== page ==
- Human Genetics Market Overview, Top Companies, Region, Application and Global Forecast by 2026 - Latest Herald - April 27th, 2020
- American Academy of Arts & Sciences Elects UVM's Wallace to Its Membership - UVM News - April 27th, 2020
- The PBS documentary The Gene showcases genetics promise and pitfalls - Science News - April 9th, 2020
- Few clinical trials are done in Africa: COVID-19 shows why this urgently needs to change - The Conversation Africa - April 9th, 2020
- UCLA web app will enlist publics help in slowing the spread of COVID-19 - Newswise - April 9th, 2020
- Why does the new coronavirus kill some people and barely affect others? - Wilkes-Barre Citizens Voice - April 9th, 2020
- COVID-19: Few Clinical Trials are Done in Africa. This Needs to Change ASAP. - The Wire - April 9th, 2020
- 'Behavioral suppression' needed to decrease coronavirus infections in Japan: experts - The Mainichi - April 9th, 2020
- The secret call of the wild: how animals teach each other to survive - The Guardian - April 9th, 2020
- Yann Joly on the fight against genetic discrimination - McGill Reporter - April 2nd, 2020
- Science to the rescue? How modern genetics could help save the world from coronavirus - Genetic Literacy Project - April 2nd, 2020
- Oldest human genetic data gleaned from 1.8-million-year-old tooth Haaretz - News Collective - April 2nd, 2020
- Science to the rescue? How modern genetics could help save the world from coronavirus - Alliance for Science - Alliance for Science - April 2nd, 2020
- BHU department claims to have discovered new technology to test COVID-19 - Jagran Josh - April 2nd, 2020
- Stealth BioTherapeutics Reports Fiscal Year 2019 Financial Results And Recent Business Highlights - BioSpace - April 2nd, 2020
- Researchers at U of T developing antibodies to 'neutralize' novel coronavirus before it invades cells - News@UofT - April 2nd, 2020
- What is coronavirus and Covid-19? An explainer - KTVZ - April 2nd, 2020
- Plasmid Market was Valued at US$ 89.52 million in 2018 and is Estimated to Reach US$ 447.68 Million by 2027, growing at a CAGR of 19.5% over the... - April 2nd, 2020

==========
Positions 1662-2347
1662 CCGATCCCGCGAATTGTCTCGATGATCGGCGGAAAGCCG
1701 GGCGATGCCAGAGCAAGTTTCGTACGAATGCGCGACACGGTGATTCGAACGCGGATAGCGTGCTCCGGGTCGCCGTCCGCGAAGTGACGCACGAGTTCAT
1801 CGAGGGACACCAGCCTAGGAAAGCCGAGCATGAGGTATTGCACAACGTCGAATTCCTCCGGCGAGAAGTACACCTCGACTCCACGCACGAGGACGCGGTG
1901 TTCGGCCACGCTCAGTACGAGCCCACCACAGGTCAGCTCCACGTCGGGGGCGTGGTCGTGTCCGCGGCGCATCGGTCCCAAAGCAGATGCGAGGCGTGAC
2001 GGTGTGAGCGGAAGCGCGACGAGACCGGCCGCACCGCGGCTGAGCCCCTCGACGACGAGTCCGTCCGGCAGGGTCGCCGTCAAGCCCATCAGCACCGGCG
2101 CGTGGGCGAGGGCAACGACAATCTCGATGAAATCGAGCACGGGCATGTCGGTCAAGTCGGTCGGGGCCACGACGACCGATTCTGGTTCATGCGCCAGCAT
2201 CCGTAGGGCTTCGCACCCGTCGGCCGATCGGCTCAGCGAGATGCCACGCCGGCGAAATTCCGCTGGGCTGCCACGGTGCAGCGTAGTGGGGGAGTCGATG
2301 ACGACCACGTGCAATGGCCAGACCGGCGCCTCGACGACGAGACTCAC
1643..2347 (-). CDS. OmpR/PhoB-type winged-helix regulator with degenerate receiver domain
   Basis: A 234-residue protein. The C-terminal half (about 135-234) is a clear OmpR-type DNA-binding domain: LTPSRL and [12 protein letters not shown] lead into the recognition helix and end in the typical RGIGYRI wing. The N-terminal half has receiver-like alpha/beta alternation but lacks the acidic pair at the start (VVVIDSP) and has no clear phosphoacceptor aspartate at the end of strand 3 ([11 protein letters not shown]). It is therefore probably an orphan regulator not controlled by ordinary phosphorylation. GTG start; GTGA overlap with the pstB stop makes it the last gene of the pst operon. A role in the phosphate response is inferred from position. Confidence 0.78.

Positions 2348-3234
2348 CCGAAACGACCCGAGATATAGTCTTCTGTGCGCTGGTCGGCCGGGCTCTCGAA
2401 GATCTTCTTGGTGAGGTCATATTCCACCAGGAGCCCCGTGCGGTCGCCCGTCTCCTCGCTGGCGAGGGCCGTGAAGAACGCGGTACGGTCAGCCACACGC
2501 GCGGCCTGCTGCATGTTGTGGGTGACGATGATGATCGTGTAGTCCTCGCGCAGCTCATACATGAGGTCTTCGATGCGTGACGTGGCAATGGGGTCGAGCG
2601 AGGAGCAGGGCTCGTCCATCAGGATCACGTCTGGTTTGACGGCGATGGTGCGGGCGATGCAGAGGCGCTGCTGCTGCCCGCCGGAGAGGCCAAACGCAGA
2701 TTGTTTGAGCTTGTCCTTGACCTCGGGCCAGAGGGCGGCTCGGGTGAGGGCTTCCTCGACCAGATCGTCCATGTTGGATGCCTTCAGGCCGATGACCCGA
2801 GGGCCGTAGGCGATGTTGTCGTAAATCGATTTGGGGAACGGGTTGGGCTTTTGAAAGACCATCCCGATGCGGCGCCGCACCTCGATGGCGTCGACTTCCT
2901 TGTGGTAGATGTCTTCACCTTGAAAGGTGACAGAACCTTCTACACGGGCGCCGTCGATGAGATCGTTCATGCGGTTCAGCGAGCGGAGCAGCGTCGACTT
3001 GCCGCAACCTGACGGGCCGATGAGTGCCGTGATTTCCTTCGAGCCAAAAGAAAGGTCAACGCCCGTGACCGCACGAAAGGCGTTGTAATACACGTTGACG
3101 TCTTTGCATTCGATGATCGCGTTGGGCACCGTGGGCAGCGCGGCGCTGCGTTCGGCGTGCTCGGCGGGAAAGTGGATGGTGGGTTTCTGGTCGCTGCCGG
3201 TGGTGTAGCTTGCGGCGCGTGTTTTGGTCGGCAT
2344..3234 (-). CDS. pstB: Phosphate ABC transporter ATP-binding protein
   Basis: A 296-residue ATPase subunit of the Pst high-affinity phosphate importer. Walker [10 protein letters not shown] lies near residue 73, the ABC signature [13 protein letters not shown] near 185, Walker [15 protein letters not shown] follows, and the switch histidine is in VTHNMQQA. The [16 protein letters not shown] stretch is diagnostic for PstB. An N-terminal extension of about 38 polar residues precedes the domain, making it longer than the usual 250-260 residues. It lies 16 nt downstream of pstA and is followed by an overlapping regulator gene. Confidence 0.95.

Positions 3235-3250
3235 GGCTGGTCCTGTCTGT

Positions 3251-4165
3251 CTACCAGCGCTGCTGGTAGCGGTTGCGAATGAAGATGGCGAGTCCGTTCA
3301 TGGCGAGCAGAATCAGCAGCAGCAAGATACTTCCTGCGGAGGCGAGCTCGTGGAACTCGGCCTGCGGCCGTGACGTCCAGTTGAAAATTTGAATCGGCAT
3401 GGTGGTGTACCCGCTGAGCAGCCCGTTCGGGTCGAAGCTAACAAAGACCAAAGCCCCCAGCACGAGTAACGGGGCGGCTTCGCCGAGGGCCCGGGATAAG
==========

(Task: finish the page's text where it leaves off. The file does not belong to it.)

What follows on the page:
- The genetic architecture of the human cerebral cortex - Science Magazine - March 26th, 2020
- The Coronavirus Pandemic Shows Us The Importance Of Combatting Climate Change - Forbes - March 26th, 2020
- Kallyope Inc. Announces $112M Series C Financing to Support First Clinical Trials and Advance Portfolio of Programs Targeting the Gut-Brain Axis - P&T... - March 26th, 2020
- IN CONSERVATION: DR. JEFF STROVEL, CEO of VERALOX THERAPEUTICS - BioBuzz - March 26th, 2020
- How healthtech startup Bione aims to use genetic testing in the fight against coronavirus - YourStory - March 26th, 2020
- Coronavirus: Massive gap in US response revealed after scientists learn colleague tested positive through twee - MEAWW - March 26th, 2020
- Avera announces ability to test for COVID-19 in South Dakota - The Dickinson Press - March 24th, 2020
- University of Utah experts advise caution over drugs hyped as possible coronavirus treatments - Salt Lake Tribune - March 24th, 2020
- Invitae and Muscular Dystrophy Association (MDA) Expand Access to No-Charge Genetic Testing in the US and Canada - PRNewswire - March 24th, 2020
- Studying the African genome could yield new medical treatments for everyone - Genetic Literacy Project - March 24th, 2020
- Human Genetics Market Higher Growth Rate / CAGR over the Forecast Period to 2026 by Key Players like QIAGEN, Agilent Technologies, Illumina - New Day... - March 16th, 2020
- Coronavirus is hard on older people and scientists aren't sure why - NBCNews.com - March 16th, 2020
- Researchers study irregular horse heartbeats, hoping to find a cure - Minnesota Daily - March 16th, 2020
- Dr. John T. Macdonald Foundation seeking to fund community-based organizations with major grant dollars - Miami's Community Newspapers - March 16th, 2020
- A book that could save lives: Adam Rutherford's How to Argue with a Racist reviewed - Spectator.co.uk - March 16th, 2020